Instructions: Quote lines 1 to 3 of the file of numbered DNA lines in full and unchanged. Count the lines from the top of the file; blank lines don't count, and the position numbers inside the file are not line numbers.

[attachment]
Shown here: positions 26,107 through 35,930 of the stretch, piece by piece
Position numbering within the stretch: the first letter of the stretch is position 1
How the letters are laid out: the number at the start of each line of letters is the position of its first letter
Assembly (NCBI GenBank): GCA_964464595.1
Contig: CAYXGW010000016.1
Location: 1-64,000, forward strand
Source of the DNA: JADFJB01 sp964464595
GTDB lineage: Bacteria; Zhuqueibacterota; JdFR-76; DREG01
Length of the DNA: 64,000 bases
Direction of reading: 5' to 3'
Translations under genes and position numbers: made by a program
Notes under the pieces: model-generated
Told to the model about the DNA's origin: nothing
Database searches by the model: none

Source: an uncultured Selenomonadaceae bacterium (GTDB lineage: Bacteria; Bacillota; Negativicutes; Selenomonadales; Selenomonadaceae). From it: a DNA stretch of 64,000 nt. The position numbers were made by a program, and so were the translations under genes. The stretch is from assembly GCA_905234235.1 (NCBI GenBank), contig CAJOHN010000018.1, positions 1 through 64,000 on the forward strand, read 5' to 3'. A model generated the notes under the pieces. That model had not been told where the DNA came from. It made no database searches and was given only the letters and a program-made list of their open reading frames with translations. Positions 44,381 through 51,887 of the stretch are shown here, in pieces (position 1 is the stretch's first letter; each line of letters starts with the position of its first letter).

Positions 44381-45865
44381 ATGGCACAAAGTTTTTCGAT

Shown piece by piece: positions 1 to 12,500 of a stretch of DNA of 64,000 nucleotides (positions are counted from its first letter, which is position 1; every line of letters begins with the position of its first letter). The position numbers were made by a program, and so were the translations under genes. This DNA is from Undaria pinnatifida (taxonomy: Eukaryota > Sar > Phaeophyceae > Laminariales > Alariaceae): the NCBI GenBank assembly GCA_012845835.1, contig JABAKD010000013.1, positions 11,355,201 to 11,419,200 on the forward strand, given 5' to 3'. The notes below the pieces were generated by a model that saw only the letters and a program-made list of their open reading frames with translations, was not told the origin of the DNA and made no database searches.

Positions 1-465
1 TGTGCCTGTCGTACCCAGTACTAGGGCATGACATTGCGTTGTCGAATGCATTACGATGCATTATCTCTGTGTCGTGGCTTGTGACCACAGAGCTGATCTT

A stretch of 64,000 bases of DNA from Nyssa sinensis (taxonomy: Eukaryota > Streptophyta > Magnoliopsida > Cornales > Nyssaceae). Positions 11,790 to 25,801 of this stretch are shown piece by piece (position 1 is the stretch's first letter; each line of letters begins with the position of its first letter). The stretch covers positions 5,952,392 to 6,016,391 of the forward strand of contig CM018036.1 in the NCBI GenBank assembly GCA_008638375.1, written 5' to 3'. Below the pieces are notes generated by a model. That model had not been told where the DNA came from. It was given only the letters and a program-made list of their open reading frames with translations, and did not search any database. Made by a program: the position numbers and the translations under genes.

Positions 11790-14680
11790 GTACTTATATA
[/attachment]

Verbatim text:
Shown here: positions 26,107 through 35,930 of the stretch, piece by piece
Position numbering within the stretch: the first letter of the stretch is position 1
How the letters are laid out: the number at the start of each line of letters is the position of its first letter